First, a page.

Wednesday, October 01, 2008

Jean de Joinville and the Seventh Crusade

Today's reading was the memoir by the Sire Jean de Joinville who accompanied Louis IX (Saint Louis) on the Seventh Crusade in 1241. I'm not especially familiar with the Crusades, which come a few hundred years before most of my studies. The idea of crossing the Mediterranean to retake the Holy Lands from the Infidels is so far outside of my frame of reference as to be ridiculous. I could imagine fighting in a war, but not for the sake of a theological interpretation of a historical site. In some senses, it's very depressing to have no core beliefs that structure my behavior. But, reading about these French soldiers being flayed alive with "Greek fire", eaten by various diseases, and burning up in the deserts, there seems to be a certain benefit to living without belief.

The memoirs are considerably less religious than I had expected. Mostly, Joinville remembers vivid battle scenes and the wise acts of the king. It is more concerned with what we would today call political or military matters than with doctrine. As the king led the troops, there really isn't much distinction between the military and the political power.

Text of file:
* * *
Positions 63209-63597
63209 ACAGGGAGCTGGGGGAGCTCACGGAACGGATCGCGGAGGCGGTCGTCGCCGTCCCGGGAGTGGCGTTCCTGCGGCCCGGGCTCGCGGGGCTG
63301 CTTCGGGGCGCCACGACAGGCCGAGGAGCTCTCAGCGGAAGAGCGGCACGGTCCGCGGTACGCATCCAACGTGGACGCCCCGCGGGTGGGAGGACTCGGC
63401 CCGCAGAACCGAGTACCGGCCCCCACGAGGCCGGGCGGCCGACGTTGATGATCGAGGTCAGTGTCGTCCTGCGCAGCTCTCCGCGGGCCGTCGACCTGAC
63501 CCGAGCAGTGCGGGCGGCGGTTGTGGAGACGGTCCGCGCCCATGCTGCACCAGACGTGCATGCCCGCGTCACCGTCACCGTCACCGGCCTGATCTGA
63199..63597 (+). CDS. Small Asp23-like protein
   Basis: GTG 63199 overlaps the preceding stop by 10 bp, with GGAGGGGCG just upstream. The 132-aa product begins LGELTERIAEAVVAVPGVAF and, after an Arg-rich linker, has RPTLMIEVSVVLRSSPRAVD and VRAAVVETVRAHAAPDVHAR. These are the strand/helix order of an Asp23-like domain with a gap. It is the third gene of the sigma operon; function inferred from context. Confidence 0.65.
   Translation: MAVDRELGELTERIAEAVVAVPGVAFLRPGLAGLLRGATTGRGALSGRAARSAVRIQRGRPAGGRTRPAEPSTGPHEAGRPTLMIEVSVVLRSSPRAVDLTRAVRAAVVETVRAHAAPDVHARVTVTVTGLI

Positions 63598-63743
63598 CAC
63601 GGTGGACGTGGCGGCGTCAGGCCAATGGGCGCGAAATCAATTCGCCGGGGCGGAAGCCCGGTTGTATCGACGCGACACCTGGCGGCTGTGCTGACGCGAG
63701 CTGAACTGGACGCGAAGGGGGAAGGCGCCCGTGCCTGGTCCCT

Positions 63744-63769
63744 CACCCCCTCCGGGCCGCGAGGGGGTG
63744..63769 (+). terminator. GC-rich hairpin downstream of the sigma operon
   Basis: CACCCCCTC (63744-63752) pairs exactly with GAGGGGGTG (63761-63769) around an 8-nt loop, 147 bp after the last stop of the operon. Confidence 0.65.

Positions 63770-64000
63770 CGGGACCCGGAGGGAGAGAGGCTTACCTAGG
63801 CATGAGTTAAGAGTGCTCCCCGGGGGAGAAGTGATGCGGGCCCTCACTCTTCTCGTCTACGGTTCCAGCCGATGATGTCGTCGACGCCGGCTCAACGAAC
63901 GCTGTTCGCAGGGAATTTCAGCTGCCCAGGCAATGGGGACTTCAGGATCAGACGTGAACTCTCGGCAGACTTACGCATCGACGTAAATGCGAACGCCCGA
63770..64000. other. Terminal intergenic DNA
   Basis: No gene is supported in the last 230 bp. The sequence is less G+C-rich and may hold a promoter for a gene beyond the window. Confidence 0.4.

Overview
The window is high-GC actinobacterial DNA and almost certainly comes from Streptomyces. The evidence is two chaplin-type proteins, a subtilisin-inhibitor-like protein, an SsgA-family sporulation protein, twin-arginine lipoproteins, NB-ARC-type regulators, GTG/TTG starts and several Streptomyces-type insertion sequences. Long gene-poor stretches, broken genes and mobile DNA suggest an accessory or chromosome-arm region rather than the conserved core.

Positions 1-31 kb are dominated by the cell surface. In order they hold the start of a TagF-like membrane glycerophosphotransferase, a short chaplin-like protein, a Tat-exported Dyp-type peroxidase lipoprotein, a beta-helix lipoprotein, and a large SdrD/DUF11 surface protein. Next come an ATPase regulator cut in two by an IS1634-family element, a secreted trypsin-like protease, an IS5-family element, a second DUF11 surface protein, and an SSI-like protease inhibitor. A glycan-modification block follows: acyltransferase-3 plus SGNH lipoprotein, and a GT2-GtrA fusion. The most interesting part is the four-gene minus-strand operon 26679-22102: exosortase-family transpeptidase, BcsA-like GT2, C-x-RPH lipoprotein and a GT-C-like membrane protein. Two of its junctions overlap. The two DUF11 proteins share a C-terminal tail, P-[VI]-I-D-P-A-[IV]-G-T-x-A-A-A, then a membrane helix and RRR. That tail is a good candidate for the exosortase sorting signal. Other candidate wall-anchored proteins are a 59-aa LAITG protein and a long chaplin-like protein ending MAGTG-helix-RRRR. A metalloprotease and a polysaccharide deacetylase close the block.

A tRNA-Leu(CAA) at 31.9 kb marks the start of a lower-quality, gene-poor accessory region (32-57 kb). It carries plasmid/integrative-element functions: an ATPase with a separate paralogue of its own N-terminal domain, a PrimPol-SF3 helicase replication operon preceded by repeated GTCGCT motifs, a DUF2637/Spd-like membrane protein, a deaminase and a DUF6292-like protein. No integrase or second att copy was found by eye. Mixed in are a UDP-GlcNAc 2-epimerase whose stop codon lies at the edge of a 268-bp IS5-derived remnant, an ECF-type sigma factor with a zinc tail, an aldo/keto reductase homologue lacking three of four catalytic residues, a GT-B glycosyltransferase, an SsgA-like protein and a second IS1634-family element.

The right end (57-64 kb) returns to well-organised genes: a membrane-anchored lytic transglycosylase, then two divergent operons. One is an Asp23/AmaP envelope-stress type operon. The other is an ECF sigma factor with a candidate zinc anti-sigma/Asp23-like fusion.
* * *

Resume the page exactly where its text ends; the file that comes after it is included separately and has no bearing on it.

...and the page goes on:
Nor is there much distinction between the sacred order and the social order: when Joinville writes glowingly of the king, it's not propaganda as much as hagiography. Louis embodies piety so his acts serve a pedagogical goal: we should ask ourselves "What would Saint Louis do?" The great chain of authority that is the French state in the Middle Ages mirrors the great chain of being that constitutes the sacred order. The king's authority is little more than a conduit for religious authority- every one of his actions is proscribed.

The Christians lost the Seventh Crusade. Alas it's always difficult to fight a native populace on their own turf. It's clear from the memoir that they didn't lose for turning the other cheek- the Knights Templar were as fierce as the Sarasin. One of the witnesses to a French massacre of a Sarasin camp, mostly of sleeping men, women, and children, is quoted as saying that it was “a very piteous thing it was to see such a quantity of dead bodies and such an outpouring of blood- that is, if they had not been enemies of the Christian faith.”

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